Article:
Tuesday, November 30, 2010

The Marinette Shooting and the Culture of Fear

The headline last night -- "Armed student reportedly holding high school classroom hostage in Wisconsin" -- took my breath away. I live in Wisconsin. And I still desperately want to believe that things like that don't happen in Wisconsin.

But they do. As you now know, a 15-year-old male student held about two dozen students and a teacher hostage for almost five hours yesterday in Marinette, Wisconsin, a town of about 11,000 on the Wisconsin/Michigan border. The student fired shots in the classroom, but ultimately released all of the hostages. No one was injured, except the gunman, who shot himself when law enforcement officers stormed the classroom. The student died today.

No one was injured...seems like such a false and fake thing to say, doesn't it? The entire town was injured. Every single child in that room will be affected for a long, long time. Parents' hearts stopped last night as they waited to see what would happen. And somewhere in Marinette, a family is dealing with the worst possible grief tonight.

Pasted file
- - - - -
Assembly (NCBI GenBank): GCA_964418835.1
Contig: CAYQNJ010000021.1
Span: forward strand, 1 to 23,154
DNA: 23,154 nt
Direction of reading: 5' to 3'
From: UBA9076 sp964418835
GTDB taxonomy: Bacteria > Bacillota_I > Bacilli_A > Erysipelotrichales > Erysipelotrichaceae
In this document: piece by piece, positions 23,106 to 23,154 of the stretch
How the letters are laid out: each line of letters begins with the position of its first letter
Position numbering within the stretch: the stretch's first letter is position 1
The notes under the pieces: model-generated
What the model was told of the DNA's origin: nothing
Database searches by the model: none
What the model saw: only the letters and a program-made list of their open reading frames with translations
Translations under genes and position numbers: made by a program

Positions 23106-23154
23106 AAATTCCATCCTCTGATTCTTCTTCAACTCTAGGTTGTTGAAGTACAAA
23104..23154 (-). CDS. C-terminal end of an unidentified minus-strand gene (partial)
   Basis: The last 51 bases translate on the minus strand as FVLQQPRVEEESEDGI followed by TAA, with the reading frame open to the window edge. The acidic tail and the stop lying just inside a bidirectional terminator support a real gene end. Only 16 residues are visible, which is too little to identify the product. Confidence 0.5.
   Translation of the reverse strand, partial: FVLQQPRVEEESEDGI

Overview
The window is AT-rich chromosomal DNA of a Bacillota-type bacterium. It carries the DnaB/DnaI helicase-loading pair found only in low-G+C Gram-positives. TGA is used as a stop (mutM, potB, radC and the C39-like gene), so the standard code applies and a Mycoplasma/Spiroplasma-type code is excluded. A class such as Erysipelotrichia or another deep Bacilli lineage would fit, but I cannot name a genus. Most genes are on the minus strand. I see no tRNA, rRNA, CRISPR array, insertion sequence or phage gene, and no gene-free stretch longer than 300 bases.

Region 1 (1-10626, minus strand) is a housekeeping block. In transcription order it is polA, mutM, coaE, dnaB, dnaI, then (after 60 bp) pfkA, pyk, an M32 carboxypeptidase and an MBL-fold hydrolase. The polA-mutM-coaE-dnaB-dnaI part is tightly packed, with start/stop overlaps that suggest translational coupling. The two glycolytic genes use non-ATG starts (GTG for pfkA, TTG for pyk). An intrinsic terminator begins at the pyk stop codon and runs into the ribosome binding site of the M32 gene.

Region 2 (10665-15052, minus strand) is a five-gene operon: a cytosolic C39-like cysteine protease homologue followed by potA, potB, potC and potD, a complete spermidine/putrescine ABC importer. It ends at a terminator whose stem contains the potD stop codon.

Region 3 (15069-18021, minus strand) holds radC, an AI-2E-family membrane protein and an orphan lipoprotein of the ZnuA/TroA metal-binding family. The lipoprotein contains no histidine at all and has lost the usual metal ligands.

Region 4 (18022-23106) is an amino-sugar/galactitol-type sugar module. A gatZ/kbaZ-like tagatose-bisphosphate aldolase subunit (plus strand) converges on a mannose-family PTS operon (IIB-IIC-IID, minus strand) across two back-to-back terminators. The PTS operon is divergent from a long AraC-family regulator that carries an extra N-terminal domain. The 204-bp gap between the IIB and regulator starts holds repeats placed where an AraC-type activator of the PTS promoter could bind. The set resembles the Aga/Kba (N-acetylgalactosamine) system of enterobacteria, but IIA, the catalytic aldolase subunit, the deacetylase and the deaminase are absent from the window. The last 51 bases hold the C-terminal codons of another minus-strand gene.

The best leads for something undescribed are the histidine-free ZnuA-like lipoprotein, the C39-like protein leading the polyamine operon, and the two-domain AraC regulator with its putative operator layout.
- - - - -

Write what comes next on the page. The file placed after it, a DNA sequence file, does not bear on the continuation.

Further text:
Tonight, his family is simultaneously grieving his death while trying to make sense of his actions -- while the world clamors to know what they knew when. They're dealing with grief and guilt and misunderstanding and hatred. They're wondering if they did enough, if they said something wrong, if somehow they could have prevented the whole fiasco. They'd do anything, I'm sure, to turn the clock back to tomorrow morning.

Most of us would, I think. Most of us would like to turn the clock back to pre-1999, pre-Columbine. Or maybe even pre-1997, pre-Paducah.

My oldest son was born in 1997. He has never known a world where students didn't shoot one another in school. Think about that. School shootings have, in some way, always been a part of my boys' world.